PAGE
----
Canberra startup keeps satellites functioning and out of the orbit-uaries

James Coleman20 June 2022
The Canberra Deep Space Communication Complex at night showing the Milky Way.

The Canberra Deep Space Communication Complex near the Tidbinbilla Nature Reserve. Photo: Alex Cherney (CSIRO).

A Canberra software company is joining forces with the UK government to help put satellites into space.

Nominal Systems has been awarded a contract to develop a spacecraft and missions simulator for the UK’s Ministry of Defence. The software is said to reduce the number of satellites failing in space by providing a cheaper and easier testing method.

CEO and co-founder Christopher Capon said their digital satellite software will support the modelling and simulation of future space missions from the UK.

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“We’re extremely proud to be partnering … to deliver this important capability to the UK Ministry of Defence,” he said.

“This contract represents an inflection point for Nominal, helping build a broader global awareness of what we can offer to the global space industry.”

The $1.5 million contract will create at least 13 jobs across the UK and Australia, eight of them here in Canberra.

Nominal Systems space simulation software. Photo: Nominal Systems.

Christopher said there are around 1000 operation spacecraft in low-earth orbit and this number is expected to increase to around 30,000 over the next five to 10 years.

With such demand over a tight deadline, the testing stage often takes a toll.

“Roughly 50 per cent of nano-satellites experience some sort of systems failure in the first four months of operation, and one in 10 are actually dead on arrival,” he said.

The Nominal Systems software provides a way for an organisation to accurately build and test each and every component of a spacecraft without actually having to physically make it.

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Digital replicas of the parts are created and put together to create a simulated spacecraft. This model can then be tested just as thoroughly as if it were physical, but without having to pour time and money into making the physical parts. Need to adjust something? That’s a few clicks away.

Nominal Systems provides this digital engineering software product and service to all manner of complex systems but their current focus is on the space sector.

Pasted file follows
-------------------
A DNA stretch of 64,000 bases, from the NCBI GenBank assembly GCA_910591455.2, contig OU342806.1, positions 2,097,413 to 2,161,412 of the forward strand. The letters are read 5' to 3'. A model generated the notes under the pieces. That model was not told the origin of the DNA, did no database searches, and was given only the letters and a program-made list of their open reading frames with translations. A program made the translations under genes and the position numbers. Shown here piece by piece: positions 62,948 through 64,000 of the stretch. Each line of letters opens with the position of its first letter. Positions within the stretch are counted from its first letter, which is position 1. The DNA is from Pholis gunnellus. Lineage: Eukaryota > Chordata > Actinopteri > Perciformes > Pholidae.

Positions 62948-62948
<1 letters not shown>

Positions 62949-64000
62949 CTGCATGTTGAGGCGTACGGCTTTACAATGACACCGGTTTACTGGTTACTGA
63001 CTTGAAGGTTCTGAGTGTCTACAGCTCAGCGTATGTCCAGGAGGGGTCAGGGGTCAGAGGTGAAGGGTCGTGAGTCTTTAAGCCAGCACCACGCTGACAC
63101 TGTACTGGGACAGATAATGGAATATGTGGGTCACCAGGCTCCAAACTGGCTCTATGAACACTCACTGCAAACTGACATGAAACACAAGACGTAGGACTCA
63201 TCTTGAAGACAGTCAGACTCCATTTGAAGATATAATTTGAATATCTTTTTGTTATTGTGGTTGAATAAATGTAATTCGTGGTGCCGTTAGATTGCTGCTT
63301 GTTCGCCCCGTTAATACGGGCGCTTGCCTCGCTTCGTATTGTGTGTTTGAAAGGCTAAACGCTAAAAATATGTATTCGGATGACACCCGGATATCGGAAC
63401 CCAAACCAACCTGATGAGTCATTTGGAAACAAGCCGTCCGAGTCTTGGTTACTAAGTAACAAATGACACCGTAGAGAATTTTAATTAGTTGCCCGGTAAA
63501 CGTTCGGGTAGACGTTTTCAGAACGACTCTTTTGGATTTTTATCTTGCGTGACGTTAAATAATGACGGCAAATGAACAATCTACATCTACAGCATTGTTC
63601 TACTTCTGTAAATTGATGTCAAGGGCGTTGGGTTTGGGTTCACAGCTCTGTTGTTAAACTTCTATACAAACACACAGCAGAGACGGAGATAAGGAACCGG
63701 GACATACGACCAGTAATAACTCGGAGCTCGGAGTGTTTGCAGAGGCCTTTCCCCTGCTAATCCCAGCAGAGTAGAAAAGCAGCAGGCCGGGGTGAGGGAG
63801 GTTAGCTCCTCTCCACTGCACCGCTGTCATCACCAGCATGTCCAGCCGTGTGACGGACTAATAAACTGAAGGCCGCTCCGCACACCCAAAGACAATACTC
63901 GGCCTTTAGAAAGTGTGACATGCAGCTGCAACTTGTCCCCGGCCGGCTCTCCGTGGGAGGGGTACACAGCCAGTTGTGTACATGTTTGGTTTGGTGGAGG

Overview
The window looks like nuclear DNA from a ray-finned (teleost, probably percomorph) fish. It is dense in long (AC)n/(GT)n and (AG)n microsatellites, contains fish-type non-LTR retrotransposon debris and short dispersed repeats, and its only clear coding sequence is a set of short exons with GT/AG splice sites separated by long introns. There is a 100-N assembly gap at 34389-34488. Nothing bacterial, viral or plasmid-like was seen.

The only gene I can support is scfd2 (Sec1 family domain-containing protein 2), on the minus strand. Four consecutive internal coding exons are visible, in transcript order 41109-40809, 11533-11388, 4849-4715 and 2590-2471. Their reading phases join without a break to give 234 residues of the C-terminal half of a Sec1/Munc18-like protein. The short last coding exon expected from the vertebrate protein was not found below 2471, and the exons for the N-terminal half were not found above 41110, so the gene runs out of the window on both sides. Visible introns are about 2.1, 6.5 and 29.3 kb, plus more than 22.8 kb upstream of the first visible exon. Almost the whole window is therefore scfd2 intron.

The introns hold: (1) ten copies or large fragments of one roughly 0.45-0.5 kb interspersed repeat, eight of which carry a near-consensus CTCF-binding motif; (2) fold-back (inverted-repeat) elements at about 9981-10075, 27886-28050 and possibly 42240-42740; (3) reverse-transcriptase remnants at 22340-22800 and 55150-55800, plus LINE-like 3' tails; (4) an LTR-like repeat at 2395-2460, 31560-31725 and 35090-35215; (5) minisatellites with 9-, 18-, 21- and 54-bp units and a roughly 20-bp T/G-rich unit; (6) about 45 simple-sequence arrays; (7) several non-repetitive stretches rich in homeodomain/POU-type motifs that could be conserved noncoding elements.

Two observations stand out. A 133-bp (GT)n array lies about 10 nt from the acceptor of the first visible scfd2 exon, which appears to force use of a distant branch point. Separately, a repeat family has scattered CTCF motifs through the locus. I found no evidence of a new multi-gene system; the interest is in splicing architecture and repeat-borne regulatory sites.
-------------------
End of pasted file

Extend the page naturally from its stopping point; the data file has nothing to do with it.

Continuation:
“But we’re always looking to partner with other industries to explore new ways to deliver value through digital systems,” Christopher said.

It’s been such a hit, Nominal Systems was named a finalist in the Australian Space Awards 2022 for Start-Up of the Year.

The UK Ministry for Defence currently operates a family of satellites for military communication purposes dubbed SKYNET. These provide strategic communication services to the UK Armed Forces and their allies, including the Australian Defence Force.

But in the same way mobile phones need more data and bandwidth, so do military communications. A new program called ‘SKYNET Enduring Capability’ will deliver a new family of satellites, ground stations and other user services for government, allies and defence personnel alike.

The UK Government also launched a ‘Space Command’ in April last year to oversee the country’s space security.

Mount Stromlo Observatory helps Canberra punch above its weight. Photo: Jack Mohr.

The deal with Nominal Systems is far from Canberra’s only connection to space. Christopher said one-third of all Australian missions have been launched in Canberra.

“Canberra punches well above its weight in the Australian space industry,” he noted.

From the Australian National Concurrent Design Facility at UNSW Canberra to the National Space Test facility on Mount Stromlo, several companies take a concept through design and testing to final integration right here in our own borders. And then there’s NASA’s outpost in the Tidbinbilla Nature Reserve.

“At Nominal, we’re excited to be able to work with the local Canberra community as well as the broader Australian ecosystem to help build space missions that improve people’s quality of life,” Christopher said.

The contract was announced on 11 May 2022 and will run for 18 months.

Original Article published by James Coleman on Riotact.

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